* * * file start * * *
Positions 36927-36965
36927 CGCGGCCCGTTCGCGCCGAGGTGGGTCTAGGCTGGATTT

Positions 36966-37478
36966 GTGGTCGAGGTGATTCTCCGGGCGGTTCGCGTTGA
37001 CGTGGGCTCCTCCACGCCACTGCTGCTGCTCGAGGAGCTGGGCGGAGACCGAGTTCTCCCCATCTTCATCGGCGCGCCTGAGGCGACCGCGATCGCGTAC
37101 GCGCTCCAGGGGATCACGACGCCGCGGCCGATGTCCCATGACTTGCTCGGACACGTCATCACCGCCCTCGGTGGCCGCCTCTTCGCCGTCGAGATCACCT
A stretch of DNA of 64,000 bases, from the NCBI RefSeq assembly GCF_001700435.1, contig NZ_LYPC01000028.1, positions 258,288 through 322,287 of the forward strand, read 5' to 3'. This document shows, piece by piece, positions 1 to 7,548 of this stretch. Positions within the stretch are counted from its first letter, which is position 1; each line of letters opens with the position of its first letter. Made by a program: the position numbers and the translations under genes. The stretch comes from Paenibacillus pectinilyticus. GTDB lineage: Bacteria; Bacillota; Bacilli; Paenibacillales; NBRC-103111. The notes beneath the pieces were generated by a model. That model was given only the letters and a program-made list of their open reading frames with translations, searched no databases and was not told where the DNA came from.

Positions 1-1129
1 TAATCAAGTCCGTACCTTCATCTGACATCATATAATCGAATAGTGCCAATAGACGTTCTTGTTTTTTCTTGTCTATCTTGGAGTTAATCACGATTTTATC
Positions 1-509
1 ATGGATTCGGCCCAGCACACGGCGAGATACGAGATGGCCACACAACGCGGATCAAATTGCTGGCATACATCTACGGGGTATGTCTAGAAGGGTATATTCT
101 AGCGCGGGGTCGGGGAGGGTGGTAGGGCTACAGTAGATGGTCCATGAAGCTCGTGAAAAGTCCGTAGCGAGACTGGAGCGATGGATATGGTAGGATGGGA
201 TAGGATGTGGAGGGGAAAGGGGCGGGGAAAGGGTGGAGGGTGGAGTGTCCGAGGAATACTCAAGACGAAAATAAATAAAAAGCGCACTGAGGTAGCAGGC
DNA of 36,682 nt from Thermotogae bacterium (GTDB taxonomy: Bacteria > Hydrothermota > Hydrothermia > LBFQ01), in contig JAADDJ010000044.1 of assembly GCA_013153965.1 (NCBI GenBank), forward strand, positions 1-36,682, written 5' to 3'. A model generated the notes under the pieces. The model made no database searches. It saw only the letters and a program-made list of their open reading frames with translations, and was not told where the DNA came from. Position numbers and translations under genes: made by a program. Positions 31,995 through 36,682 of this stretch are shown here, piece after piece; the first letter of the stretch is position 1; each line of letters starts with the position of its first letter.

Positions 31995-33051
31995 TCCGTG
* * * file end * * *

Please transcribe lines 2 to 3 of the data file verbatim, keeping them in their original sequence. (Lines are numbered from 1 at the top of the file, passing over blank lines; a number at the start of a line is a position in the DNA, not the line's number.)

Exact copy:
36927 CGCGGCCCGTTCGCGCCGAGGTGGGTCTAGGCTGGATTT

Positions 36966-37478